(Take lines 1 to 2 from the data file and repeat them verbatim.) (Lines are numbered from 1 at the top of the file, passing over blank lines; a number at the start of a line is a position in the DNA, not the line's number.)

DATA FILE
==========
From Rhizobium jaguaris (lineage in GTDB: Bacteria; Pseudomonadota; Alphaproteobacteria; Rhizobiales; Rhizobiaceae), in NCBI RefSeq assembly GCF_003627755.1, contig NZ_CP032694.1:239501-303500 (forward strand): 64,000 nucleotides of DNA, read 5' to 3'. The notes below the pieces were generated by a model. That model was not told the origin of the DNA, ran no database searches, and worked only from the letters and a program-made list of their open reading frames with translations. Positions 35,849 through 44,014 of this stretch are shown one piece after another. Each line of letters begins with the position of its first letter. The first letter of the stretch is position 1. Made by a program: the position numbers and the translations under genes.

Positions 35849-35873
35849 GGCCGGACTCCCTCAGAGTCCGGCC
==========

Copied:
From Rhizobium jaguaris (lineage in GTDB: Bacteria; Pseudomonadota; Alphaproteobacteria; Rhizobiales; Rhizobiaceae), in NCBI RefSeq assembly GCF_003627755.1, contig NZ_CP032694.1:239501-303500 (forward strand): 64,000 nucleotides of DNA, read 5' to 3'. The notes below the pieces were generated by a model. That model was not told the origin of the DNA, ran no database searches, and worked only from the letters and a program-made list of their open reading frames with translations. Positions 35,849 through 44,014 of this stretch are shown one piece after another. Each line of letters begins with the position of its first letter. The first letter of the stretch is position 1. Made by a program: the position numbers and the translations under genes.

Positions 35849-35873